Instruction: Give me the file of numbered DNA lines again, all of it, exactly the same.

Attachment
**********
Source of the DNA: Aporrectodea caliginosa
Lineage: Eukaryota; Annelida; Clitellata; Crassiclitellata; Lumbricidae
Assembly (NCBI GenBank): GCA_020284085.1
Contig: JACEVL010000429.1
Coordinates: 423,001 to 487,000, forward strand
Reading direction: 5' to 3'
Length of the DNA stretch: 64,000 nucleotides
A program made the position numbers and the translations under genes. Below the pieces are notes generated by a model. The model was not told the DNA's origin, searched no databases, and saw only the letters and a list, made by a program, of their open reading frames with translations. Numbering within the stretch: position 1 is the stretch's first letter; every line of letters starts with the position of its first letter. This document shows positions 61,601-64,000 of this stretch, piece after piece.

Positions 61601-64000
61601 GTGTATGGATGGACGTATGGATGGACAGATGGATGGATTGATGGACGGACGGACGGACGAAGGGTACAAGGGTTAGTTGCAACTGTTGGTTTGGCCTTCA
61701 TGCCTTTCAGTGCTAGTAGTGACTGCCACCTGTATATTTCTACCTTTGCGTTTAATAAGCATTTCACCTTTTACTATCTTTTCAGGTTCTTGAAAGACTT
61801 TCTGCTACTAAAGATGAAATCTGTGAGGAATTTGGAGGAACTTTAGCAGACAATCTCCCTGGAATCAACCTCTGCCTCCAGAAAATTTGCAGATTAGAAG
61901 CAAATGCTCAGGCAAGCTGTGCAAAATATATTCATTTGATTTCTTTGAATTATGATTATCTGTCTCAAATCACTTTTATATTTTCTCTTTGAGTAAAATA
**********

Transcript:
Source of the DNA: Aporrectodea caliginosa
Lineage: Eukaryota; Annelida; Clitellata; Crassiclitellata; Lumbricidae
Assembly (NCBI GenBank): GCA_020284085.1
Contig: JACEVL010000429.1
Coordinates: 423,001 to 487,000, forward strand
Reading direction: 5' to 3'
Length of the DNA stretch: 64,000 nucleotides
A program made the position numbers and the translations under genes. Below the pieces are notes generated by a model. The model was not told the DNA's origin, searched no databases, and saw only the letters and a list, made by a program, of their open reading frames with translations. Numbering within the stretch: position 1 is the stretch's first letter; every line of letters starts with the position of its first letter. This document shows positions 61,601-64,000 of this stretch, piece after piece.

Positions 61601-64000
61601 GTGTATGGATGGACGTATGGATGGACAGATGGATGGATTGATGGACGGACGGACGGACGAAGGGTACAAGGGTTAGTTGCAACTGTTGGTTTGGCCTTCA
61701 TGCCTTTCAGTGCTAGTAGTGACTGCCACCTGTATATTTCTACCTTTGCGTTTAATAAGCATTTCACCTTTTACTATCTTTTCAGGTTCTTGAAAGACTT
61801 TCTGCTACTAAAGATGAAATCTGTGAGGAATTTGGAGGAACTTTAGCAGACAATCTCCCTGGAATCAACCTCTGCCTCCAGAAAATTTGCAGATTAGAAG
61901 CAAATGCTCAGGCAAGCTGTGCAAAATATATTCATTTGATTTCTTTGAATTATGATTATCTGTCTCAAATCACTTTTATATTTTCTCTTTGAGTAAAATA